If you've been keeping up with space news, you know that a major asteroid impact event on Earth isn't a matter of if, it's a matter of when. It's happened before and it will happen again. Unlike in the age of the dinosaurs, however, we have scientists at NASA and other organizations to help us prepare and possibly prevent the next major occurrence.
Introducing ARM: Asteroid Redirect Mission.
ARM is a multi-faceted project design to both redirect potentially hazardous asteroids and help us prepare for our first manned mission to Mars. And tomorrow, September 14, 2016, NASA is going to be providing three virtual updates on the mission that the public can view from their computers, with coverage starting at 11 AM EDT.
So far, two ARM missions are planned. The first will be the launch of a robotic spacecraft with a destination of an asteroid millions of miles away in space. This spacecraft will then use a robotic arm to break off a multi-ton boulder from the asteroid, and redirect that boulder to a stable orbit around the moon (called a "distant retrograde orbit"). Once this happens, the second mission will take place: astronauts will launch from Earth on the Orion spacecraft and will land on that asteroid chunk to explore it in person.
How would this help prepare us for a mission to Mars? Well, a lot of the equipment used for these missions are things that can also help us with the mission to Mars. For example, the mechanism that is used to move the big chunk of the asteroid to the moon could ALSO be used to help haul cargo to Mars--things like food and other life support materials, scientific equipment for the astronauts to use on Mars, etc. When the astronauts are on the asteroid collecting samples, they will be testing new collection and storage technology that we could also use on a mission to Mars. We always want to test things out close to home before we spend billions on a mission to Mars, only to find that some of the new tech is faulty under certain conditions.
But if you have more questions about the missions, who better to get answers from than NASA itself, tomorrow at 11 AM EDT? Coverage will start at 11 on NASA TV and on NASA's website, where NASA will discuss an overview of the missions, and what they hope to accomplish. This will be followed by an industry and community update where a team will discuss progress on the mission, call out for members for the mission's investigation team, requests for spacecraft proposals, and more. For details on how to view this, visit NASA's ARM Virtual Industry Day page. Finally, there will be a live Facebook Q&A session on Goddard Space Flight Center's Facebook page, where people can get an overview of the mission, go on a virtual tour of the Goddard Center, and listen to answers to questions submitted on Facebook--you can even submit your own questions!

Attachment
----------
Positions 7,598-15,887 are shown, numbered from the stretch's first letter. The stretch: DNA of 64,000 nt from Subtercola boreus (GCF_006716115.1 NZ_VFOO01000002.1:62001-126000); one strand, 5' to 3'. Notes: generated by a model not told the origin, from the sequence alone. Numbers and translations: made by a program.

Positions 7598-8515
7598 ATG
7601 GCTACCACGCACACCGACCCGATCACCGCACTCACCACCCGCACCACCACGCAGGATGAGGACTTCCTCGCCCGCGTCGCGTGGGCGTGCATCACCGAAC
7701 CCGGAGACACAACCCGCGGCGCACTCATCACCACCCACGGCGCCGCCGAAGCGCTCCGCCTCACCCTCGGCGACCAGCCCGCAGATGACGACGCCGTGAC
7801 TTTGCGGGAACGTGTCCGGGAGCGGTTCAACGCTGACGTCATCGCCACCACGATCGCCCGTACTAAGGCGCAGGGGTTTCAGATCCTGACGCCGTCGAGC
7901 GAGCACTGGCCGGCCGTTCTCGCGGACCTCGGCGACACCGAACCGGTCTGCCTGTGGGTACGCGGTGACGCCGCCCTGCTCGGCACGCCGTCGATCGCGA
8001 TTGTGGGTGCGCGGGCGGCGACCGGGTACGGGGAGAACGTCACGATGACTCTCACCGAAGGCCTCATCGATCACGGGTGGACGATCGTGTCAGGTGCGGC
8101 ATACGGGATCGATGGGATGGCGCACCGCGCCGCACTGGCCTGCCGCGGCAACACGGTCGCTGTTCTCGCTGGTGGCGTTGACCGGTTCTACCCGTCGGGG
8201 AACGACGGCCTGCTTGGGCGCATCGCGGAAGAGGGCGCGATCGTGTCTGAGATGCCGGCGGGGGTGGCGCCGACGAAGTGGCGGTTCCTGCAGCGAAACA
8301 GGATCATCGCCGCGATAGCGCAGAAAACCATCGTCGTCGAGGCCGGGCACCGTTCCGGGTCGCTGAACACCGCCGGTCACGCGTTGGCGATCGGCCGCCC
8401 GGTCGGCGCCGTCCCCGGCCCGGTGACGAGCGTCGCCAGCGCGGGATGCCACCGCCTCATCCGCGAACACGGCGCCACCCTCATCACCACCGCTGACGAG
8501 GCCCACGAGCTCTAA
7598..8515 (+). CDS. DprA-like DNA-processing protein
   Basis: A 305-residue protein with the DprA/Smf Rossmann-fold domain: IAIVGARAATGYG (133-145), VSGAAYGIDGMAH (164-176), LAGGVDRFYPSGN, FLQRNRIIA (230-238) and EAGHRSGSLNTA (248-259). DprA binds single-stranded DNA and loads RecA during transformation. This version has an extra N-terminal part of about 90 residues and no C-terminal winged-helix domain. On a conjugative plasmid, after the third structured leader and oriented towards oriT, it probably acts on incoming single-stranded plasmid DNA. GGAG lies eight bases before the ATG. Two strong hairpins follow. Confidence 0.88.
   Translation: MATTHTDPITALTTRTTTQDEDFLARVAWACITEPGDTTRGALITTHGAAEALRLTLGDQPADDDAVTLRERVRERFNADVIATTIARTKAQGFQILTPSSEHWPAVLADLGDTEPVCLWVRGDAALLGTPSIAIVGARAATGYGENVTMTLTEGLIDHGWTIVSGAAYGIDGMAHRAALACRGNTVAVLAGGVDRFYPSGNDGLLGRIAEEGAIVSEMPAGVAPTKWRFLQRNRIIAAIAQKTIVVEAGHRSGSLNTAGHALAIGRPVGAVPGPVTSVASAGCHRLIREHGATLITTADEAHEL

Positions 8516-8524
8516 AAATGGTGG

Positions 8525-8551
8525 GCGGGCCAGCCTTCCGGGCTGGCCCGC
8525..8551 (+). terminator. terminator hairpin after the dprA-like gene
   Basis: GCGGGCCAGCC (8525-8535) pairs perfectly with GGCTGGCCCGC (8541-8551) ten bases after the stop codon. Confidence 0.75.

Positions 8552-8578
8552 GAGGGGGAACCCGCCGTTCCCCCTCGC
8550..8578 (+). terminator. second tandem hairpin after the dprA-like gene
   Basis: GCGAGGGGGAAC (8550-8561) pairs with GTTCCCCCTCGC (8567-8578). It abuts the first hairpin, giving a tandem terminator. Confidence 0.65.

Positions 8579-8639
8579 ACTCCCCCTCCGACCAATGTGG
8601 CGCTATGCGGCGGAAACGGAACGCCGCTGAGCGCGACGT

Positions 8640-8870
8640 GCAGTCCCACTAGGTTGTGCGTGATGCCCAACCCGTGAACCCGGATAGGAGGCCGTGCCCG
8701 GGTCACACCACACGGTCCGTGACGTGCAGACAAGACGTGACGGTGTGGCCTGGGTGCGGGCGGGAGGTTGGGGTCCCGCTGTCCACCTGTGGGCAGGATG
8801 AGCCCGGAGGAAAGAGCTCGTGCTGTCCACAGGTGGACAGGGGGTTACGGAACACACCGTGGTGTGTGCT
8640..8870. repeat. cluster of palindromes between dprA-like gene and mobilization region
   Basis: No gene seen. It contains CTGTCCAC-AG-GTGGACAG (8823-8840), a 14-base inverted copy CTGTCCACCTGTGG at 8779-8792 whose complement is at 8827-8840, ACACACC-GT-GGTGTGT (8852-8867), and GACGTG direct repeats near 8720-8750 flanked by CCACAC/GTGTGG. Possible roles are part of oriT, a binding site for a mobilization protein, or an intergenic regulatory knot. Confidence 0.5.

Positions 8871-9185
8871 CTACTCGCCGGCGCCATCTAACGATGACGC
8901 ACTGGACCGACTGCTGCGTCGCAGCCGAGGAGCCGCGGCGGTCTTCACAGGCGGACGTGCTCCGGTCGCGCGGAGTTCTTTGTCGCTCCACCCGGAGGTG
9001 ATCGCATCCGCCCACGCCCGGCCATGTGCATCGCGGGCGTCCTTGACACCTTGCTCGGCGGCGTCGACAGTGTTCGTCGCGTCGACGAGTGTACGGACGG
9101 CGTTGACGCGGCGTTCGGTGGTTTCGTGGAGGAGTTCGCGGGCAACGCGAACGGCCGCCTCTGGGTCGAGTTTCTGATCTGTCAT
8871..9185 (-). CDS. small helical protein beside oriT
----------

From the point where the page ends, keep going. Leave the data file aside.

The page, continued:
No, Bruce Willis probably won't be there to save us in the event of a planet-killing asteroid, but science and technology--and the people who wield them--will be our champions!
As always, if you have any questions, ask in the comments! I'll do my best to answer them, and if I can't, chances are I know someone who can!
Melanie R. Meadors is an author and editor of science fiction and fantasy, blogger at The Once and Future Podcast, and a professional author publicist. She studied physics and astronomy at Northern Arizona University, where no day was complete without a heated debate over relativity versus quantum mechanics. You can find her at her website, melaniermeadors.com, on Facebook, and Twitter, @melaniermeadors.